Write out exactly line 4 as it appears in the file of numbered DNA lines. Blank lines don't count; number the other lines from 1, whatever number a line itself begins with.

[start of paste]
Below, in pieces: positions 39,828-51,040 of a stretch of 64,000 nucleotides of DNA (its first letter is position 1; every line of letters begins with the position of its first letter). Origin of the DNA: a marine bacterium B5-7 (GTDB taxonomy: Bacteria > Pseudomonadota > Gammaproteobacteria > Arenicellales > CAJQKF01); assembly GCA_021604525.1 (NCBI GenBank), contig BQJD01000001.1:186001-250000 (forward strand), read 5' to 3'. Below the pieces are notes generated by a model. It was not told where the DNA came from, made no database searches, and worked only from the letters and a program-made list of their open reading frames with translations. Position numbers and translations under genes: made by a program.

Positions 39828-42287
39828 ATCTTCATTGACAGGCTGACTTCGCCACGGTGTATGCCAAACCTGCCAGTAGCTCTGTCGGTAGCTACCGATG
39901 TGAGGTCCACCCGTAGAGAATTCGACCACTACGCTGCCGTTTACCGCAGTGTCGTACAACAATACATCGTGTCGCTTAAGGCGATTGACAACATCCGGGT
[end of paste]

39901 TGAGGTCCACCCGTAGAGAATTCGACCACTACGCTGCCGTTTACCGCAGTGTCGTACAACAATACATCGTGTCGCTTAAGGCGATTGACAACATCCGGGT